FIFA’s Blatter: Still in Attack Mode
At a ceremony yesterday in Bahrain to inaugurate the Bahrain Football Association’s Goal Project Three, FIFA President Sepp Blatter continued his verbal attacks on those who remain critical of FIFA’s selections to host the 2018 and 2022 World Cup tournaments. That Blatter would choose to incorporate these attacks into such an event suggests he’s on the offensive in his fight to silence his critics.
Gulf Daily News quoted Blatter as follows:
"Those who criticize do not realize the philosophy of FIFA. Since 1974, FIFA has aimed to make football universal. At that time, the game was more for Europe and South America, and the World Cup was played with 16 teams. But FIFA started to develop football around the world, with youth competitions, women's competitions, club competitions, all on different continents. Now, we are bringing the World Cup to Eastern Europe and the Middle East for the first time. Those critics don't understand what football can do – it is more than a game, and it has social and cultural impact that connects people and brings them together. It is a school of life, and if they don't understand this, then they don't feel football."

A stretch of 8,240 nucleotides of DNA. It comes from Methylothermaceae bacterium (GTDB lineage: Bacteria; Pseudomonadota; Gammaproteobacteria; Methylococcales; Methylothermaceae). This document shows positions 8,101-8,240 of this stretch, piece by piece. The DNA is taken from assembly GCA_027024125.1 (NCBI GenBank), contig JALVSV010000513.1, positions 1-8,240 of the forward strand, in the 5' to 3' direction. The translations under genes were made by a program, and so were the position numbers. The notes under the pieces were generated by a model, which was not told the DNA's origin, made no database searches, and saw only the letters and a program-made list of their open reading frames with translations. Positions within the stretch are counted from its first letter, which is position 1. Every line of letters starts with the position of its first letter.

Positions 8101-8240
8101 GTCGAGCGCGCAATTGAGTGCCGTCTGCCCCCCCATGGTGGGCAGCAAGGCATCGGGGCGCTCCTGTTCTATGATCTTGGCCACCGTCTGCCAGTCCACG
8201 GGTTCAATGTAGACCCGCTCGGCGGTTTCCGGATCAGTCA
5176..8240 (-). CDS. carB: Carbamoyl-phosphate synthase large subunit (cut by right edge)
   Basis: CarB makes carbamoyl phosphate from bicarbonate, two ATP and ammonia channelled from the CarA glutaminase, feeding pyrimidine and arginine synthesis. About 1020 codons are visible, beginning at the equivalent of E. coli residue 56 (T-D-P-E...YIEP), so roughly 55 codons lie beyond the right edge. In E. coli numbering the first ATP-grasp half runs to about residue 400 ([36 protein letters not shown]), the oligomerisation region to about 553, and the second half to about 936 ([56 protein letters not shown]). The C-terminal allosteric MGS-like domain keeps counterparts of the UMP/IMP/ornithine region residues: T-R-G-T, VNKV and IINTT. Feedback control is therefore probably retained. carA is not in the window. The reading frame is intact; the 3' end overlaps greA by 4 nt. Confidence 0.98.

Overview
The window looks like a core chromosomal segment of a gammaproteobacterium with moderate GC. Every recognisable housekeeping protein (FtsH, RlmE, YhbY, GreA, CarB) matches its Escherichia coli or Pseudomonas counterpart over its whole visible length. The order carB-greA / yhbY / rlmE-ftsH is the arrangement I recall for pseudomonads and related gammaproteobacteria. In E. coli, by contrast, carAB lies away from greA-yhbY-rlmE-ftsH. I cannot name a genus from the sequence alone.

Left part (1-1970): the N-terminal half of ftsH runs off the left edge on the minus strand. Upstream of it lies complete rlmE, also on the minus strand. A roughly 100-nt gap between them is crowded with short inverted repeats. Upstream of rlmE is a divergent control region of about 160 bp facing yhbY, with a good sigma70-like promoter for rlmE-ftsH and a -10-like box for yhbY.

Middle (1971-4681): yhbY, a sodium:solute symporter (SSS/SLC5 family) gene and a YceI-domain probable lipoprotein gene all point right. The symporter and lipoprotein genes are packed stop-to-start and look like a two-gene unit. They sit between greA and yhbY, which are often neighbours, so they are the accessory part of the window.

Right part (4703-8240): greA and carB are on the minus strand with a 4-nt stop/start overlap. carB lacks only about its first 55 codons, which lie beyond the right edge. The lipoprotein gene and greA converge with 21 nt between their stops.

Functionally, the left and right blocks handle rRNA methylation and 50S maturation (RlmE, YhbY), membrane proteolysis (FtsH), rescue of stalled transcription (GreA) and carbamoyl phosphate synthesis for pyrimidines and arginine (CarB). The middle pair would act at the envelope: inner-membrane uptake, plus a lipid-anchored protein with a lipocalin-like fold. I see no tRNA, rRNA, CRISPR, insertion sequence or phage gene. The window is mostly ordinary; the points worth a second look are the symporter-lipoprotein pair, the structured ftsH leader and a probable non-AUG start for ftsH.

There appears to be a significant deceptive character to Blatter’s comments. In the original analysis posted earlier, we surmised that Blatter’s comments may be designed to stave off serious inquiry in order to potentially cover up any improprieties associated with the recent World Cup selection process. His behavior suggests that whatever he’s worried about may be very significant in scope and magnitude, given his continued -- and in this case, seemingly unprompted -- attacks on his critics. Perhaps Blatter is simply a slow learner. We’re reminded of the famous line in Shakespeare’s Hamlet – it appears that Blatter “doth protest too much.”